So anyway, Dodo then, a book that I ultimately might see as a contemporary Don Quixote style tale. The book is so smart that describing it would require a lot of words, which I feel would actually take away from the enjoyment to be had with it. At its core sit the ideas of futility and folly, and how those two, when combined (as they inevitably get in times of war), tend to create what is best described as a clusterfuck. In a multi-layered approach, the book combines aspects of Joseph Heller’s Catch-22, a Catch-22 movie, archeology at one of the movies sites, and the sole still existing egg of the long extinct dodo bird. Make of that whatever you will, but just like in the case of Moisés you will have to see the book, because pictures online or descriptions (like the one above) just fall flat.

Dodo; photographs and text by Adam Broomberg and Oliver Chanarin; 160 pages; RM; 2014

Rating: Photography 3, Book Concept 5, Edit 4, Production 5 – Overall 4.2

When browsing, I tend to look at photobooks starting with the back. But when I look at them, of course I start from the front. I never browsed for Matthew ConnorsFire in Cairo. So I didn’t realize until after I reached what I thought was its end that it’s a book requiring for it to be looked at like I browse, starting from what would ordinarily be its back. But this mistake (or maybe it’s not a mistake) made for an interesting experience, as photographs that alluded to a vague threat became ever more descriptive, to finally reveal the faces of some of those who had participated in whatever we now call the events in Cairo: the revolution overthrowing a military dictatorship, and the subsequent counter-revolution overthrowing democracy, bringing back, well, essentially the same-old military dictatorship.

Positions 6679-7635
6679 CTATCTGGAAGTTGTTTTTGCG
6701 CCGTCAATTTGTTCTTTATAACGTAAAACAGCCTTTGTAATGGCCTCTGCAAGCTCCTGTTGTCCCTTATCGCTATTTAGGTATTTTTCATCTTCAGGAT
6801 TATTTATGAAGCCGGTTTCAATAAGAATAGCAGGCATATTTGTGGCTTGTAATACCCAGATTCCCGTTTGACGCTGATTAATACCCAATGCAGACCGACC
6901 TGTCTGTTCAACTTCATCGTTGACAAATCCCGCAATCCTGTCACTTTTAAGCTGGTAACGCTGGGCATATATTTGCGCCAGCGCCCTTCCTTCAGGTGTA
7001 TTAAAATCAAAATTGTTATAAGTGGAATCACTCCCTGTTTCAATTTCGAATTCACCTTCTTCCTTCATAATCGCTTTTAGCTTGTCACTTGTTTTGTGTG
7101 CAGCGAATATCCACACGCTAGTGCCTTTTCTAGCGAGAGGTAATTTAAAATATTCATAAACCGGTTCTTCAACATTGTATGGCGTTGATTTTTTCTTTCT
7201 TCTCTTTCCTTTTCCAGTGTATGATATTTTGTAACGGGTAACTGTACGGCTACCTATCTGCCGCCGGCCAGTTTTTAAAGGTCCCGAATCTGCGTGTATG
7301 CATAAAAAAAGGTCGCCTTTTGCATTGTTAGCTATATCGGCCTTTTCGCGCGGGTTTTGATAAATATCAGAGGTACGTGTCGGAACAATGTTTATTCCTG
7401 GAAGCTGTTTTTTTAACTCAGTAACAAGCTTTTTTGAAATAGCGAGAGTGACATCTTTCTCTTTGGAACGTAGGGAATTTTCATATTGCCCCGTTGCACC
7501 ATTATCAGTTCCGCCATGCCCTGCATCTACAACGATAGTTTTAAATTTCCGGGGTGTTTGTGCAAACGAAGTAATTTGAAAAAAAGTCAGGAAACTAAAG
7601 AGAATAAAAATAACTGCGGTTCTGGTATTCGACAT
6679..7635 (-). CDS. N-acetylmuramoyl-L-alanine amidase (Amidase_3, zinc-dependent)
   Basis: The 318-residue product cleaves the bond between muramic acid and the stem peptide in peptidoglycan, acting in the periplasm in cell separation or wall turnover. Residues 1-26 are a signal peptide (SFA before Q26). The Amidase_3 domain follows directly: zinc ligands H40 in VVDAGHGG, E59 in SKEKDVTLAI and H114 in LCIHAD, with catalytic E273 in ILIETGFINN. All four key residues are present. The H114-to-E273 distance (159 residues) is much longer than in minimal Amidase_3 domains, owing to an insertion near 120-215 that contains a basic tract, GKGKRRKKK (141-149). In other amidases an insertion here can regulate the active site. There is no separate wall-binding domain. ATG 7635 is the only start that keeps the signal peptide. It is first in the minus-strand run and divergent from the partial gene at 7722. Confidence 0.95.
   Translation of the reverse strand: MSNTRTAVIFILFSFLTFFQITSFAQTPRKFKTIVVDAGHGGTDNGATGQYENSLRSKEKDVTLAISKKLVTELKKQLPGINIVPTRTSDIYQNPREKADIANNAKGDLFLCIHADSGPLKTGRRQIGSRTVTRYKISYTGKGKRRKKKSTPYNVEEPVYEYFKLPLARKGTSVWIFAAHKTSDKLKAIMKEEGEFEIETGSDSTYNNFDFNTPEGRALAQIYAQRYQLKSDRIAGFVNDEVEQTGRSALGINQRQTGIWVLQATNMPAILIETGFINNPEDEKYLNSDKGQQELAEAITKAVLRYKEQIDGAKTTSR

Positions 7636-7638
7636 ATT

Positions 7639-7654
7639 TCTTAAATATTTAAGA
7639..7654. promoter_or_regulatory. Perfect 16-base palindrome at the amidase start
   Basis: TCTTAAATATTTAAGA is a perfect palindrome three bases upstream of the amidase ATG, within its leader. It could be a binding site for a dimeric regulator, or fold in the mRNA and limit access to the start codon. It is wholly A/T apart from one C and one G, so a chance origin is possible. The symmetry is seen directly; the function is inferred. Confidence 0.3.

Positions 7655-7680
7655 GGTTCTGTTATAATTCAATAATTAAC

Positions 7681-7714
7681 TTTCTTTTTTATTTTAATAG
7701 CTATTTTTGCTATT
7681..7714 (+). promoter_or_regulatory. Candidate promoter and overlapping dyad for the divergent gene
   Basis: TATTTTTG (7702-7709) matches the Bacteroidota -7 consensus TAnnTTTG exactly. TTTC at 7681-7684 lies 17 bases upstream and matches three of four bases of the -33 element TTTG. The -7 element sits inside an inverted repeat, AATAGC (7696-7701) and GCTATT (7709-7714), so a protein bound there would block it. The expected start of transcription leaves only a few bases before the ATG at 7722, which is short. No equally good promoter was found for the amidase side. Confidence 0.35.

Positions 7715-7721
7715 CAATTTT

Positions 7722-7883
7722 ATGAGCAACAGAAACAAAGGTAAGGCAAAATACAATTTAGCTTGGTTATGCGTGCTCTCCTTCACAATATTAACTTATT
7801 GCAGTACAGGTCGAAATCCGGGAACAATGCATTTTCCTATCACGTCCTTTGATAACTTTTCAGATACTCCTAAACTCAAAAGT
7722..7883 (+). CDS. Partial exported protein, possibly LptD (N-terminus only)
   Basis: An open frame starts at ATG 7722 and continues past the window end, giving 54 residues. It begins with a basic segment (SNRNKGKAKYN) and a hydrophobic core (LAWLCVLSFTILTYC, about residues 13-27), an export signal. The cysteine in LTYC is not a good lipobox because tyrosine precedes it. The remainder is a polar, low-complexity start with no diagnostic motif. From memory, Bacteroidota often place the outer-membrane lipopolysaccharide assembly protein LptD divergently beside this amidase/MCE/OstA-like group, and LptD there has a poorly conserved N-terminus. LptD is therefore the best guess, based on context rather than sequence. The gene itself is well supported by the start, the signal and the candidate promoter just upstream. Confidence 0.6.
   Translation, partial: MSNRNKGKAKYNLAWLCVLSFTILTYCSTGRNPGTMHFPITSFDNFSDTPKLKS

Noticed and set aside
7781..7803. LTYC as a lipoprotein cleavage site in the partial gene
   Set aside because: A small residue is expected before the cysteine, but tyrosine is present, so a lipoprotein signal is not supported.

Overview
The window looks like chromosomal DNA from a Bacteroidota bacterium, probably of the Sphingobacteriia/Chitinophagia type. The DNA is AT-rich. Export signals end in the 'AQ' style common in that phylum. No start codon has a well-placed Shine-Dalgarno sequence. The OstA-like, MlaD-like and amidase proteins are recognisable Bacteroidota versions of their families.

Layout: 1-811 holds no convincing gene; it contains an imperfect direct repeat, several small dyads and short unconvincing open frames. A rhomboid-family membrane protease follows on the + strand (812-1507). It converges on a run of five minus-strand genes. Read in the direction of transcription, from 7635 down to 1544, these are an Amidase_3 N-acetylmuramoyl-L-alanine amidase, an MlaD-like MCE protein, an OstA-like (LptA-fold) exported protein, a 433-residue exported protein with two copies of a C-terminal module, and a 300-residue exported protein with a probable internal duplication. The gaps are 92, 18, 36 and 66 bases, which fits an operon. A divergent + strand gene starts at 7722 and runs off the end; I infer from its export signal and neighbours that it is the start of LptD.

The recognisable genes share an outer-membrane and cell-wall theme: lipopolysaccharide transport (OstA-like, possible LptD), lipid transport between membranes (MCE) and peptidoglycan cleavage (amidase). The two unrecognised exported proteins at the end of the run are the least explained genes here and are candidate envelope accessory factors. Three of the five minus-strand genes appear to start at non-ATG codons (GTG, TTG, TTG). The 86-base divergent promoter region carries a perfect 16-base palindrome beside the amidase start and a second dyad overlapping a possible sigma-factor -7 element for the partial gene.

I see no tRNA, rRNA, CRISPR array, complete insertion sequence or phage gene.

I suppose it just wasn’t the democracy people wanted, as if you could cherry-pick your democracy.

However many images we have seen by now coming out of Egypt, Fire in Cairo is unlikely to satisfy the photojournalistic or documentary-photography crowd, and that can only be a good thing. Large parts of photojournalism have run themselves into a dead end, obsessing endlessly over image manipulation while churning out a never-ending stream of cheaply manipulative (where not outright exploitative) imagery that has long been failing to have the impact it used to have. If the underlying topics weren’t so gut wrenching and heart breaking, we could label parts of today’s photojournalism camp, a visual outrage machinery that, in all fairness, might just show in pictures what large parts of our culture have become (to a considerable extent thanks to the internet).

Fire in Cairo has very little of that. Instead, the majority of the photographs are formally abstracted, or they are simple portraits. Somehow stuck between these poles, the viewer finds her or himself struggling to understand what is going on, ultimately realizing that — possibly — there is no such enlightenment to be had, certainly not a simple one. Given that portraiture has the power to convince us that something truly matters, the inclusion of the large set of portraits is a smart choice. What is more, most portraits come in pairs, with slight variations between the picture on the left and right reminding us that even a photograph of a person doesn’t tell us as much as we would like.

I’m not sure Fire in Cairo isn’t concerned with itself more than with the events in Cairo, and, again, I don’t mean this as a criticism. For a start, photojournalism certainly is. But that aside, we all have to make sense of what happened and what now appears to be re-frozen again. There are different things at stake for those living there and everybody else, that’s for sure. But the book certainly is a product aimed at people who are part of a very specialized audience. As members of that audience we need to understand better what photographs do and how they can tell stories, so that when something happens we have an easier time understanding what’s going on. Seen that way, this is an ambitious book, and I think it succeeds brilliantly in doing what it does.

Fire in Cairo; photographs and text by Matthew Connors; 160 pages; SPBH; 2015

Rating: Photography 3.5, Book Concept 4, Edit 4, Production 5 – Overall 4.1